Davis and Desegregation ...

Davis and Desegregation ...

by Oscar Madrid

When Bertha Rico was in third grade she and a friend were walking out of a classroom speaking Spanish. She knew a teacher was behind her but she kept talking. The teacher turned her around and slapped her twice in the face. She started crying and ran home as fast as she could and told her mom what had happened to her. Her mom said that she was going to go over to Davis and talk to the teacher. Bertha begged her mother not to go and said, "I wasn't supposed to be speaking Spanish anyway."
Source: Bertha Rico interview, 6/30/98.

On April 12, 1901, three board members of Tucson Unified School District convened at Safford Middle School and decided to construct three new elementary schools. One of the board members suggested that the new schools be named Davis, Drachman and Holladay. The motion passed immediately. The board decided Davis would be located on the "northwest side" of the city at St Mary's and Granada (the southern edge of Barrio Anita).

Tucson School Board members attempted to close Davis in 1974 due to a 50% decrease in enrollment within the preceeding five years. Parents and children boycotted the school for one day to protest the proposed closure and the School Board decided to keep the school open. A lot of people believed that the attempt to close the school was an example of racism because Davis was a minority school and people felt the School Board acted like the elementary school wasn't worth fighting to keep open.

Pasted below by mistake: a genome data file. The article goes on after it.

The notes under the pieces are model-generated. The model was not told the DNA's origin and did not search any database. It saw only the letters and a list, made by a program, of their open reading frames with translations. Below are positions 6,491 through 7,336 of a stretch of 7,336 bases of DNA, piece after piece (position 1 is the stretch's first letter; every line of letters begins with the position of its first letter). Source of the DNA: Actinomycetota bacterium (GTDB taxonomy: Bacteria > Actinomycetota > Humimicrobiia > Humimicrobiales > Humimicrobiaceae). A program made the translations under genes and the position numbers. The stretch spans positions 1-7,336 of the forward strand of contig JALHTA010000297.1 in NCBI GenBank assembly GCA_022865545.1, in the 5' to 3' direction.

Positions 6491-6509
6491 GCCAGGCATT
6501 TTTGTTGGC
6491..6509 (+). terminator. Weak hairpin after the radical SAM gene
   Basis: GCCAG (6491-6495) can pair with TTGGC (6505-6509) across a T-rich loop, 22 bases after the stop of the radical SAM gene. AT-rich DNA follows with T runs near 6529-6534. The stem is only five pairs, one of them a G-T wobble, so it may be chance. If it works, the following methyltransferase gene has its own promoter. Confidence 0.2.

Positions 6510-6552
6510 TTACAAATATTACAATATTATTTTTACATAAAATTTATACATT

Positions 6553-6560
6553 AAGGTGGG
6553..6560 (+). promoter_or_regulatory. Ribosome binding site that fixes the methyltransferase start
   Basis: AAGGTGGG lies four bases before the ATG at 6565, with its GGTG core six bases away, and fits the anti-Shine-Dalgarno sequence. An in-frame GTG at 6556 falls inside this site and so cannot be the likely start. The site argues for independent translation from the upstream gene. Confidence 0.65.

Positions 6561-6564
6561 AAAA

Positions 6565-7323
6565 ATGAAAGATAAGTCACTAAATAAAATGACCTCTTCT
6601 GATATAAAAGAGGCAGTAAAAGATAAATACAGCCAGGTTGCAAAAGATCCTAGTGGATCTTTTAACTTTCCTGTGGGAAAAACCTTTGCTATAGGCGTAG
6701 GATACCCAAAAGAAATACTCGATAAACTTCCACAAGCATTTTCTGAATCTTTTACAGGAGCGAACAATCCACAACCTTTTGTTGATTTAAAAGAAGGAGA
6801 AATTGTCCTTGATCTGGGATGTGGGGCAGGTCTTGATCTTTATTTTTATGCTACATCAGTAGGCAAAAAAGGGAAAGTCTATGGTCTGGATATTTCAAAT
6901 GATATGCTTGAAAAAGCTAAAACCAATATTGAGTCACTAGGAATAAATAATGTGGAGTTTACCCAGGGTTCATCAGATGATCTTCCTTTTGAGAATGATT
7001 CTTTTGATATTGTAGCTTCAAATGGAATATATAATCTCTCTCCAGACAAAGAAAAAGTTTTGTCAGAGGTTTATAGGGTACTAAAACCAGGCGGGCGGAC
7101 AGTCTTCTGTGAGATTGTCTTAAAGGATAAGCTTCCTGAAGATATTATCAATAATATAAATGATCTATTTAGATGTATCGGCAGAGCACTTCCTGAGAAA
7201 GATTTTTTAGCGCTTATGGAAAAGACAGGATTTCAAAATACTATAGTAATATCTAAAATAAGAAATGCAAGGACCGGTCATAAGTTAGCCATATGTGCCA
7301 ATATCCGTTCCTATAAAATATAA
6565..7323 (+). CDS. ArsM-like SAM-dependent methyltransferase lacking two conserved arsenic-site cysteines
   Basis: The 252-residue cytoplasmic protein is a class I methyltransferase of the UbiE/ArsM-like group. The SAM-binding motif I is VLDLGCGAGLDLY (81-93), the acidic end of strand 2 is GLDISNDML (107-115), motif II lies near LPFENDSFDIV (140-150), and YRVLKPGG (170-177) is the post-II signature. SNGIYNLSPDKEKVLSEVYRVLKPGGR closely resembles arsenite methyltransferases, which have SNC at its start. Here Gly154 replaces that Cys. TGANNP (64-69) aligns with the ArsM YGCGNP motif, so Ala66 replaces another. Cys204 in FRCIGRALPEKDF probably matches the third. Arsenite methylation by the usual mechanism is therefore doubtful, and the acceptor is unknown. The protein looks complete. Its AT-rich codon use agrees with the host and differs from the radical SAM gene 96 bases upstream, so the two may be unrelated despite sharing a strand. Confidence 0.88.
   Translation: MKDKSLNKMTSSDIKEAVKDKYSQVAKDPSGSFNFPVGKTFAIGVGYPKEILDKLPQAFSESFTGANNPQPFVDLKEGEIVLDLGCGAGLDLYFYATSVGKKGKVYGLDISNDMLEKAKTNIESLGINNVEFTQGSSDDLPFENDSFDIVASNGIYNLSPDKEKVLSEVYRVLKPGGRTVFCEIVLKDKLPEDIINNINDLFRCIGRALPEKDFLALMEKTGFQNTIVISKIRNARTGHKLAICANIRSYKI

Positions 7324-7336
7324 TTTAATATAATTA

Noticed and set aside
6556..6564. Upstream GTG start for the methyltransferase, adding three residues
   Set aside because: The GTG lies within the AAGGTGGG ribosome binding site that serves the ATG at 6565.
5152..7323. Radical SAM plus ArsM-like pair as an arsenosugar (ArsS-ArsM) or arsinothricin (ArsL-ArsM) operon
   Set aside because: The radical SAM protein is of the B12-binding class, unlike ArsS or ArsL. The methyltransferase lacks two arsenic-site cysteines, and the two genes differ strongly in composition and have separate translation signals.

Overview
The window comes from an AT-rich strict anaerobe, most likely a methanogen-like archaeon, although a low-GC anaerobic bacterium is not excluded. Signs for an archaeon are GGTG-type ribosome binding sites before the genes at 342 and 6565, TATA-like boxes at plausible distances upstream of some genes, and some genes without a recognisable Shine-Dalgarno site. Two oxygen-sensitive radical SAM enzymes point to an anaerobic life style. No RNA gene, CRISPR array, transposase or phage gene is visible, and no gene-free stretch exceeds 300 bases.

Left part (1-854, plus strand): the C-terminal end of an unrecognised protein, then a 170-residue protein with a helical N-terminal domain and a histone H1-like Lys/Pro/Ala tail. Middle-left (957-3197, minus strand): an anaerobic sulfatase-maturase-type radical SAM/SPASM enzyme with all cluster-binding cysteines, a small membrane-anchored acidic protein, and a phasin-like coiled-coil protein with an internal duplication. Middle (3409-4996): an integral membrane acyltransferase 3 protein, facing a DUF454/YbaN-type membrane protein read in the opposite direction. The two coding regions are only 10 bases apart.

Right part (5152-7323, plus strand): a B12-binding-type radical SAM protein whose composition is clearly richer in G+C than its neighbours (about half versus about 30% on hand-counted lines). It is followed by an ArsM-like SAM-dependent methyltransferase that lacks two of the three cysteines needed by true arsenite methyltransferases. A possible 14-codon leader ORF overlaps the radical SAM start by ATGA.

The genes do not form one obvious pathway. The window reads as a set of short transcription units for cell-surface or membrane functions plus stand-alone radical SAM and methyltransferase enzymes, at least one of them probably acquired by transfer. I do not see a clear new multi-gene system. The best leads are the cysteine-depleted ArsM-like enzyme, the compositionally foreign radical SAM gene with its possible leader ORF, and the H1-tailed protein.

A 1978 desegregation settlement involving Davis, Drachman and Carillo Elementary Schools ordered the district to bring facilities and curriculum up to District-wide standards. In order for the three targeted schools to stay open, educational improvement plans had to be developed. Parents worked with District officials to hammer out these plans. The result for Davis was to make it into a bilingual magnet school. In the fall of 1981, Davis Elementary was reborn as Davis Bilingual Learning Center.

Today, in order for kids to graduate from Davis, they have to know both English and Spanish whether they are Hispanic or Non-Hispanic. Parents now place their kids on waiting lists hoping to get them into Davis for a bilingual education. From Bertha Rico's days to now, the school's attitude toward Spanish has changed dramatically.

Sources:

O'Brien, Kevin."Request could fill quotas at 3 schools." The Arizona Daily Star. 5/9/81. Carew, Keith."Schools closing attempt cited in Dist.1 trial." Tucson Citizen. 1/13/77. Donovan, Judy."Barrio residents rally to save school." The Arizona Daily Star. 1/6/80. Romero, Guadalupe. Escuela Bilngüe Davis. Tucson, AZ: T.U.S.D., 1992.

Source: Bertha Rico interviews, 6/11/98 and 6/18/98.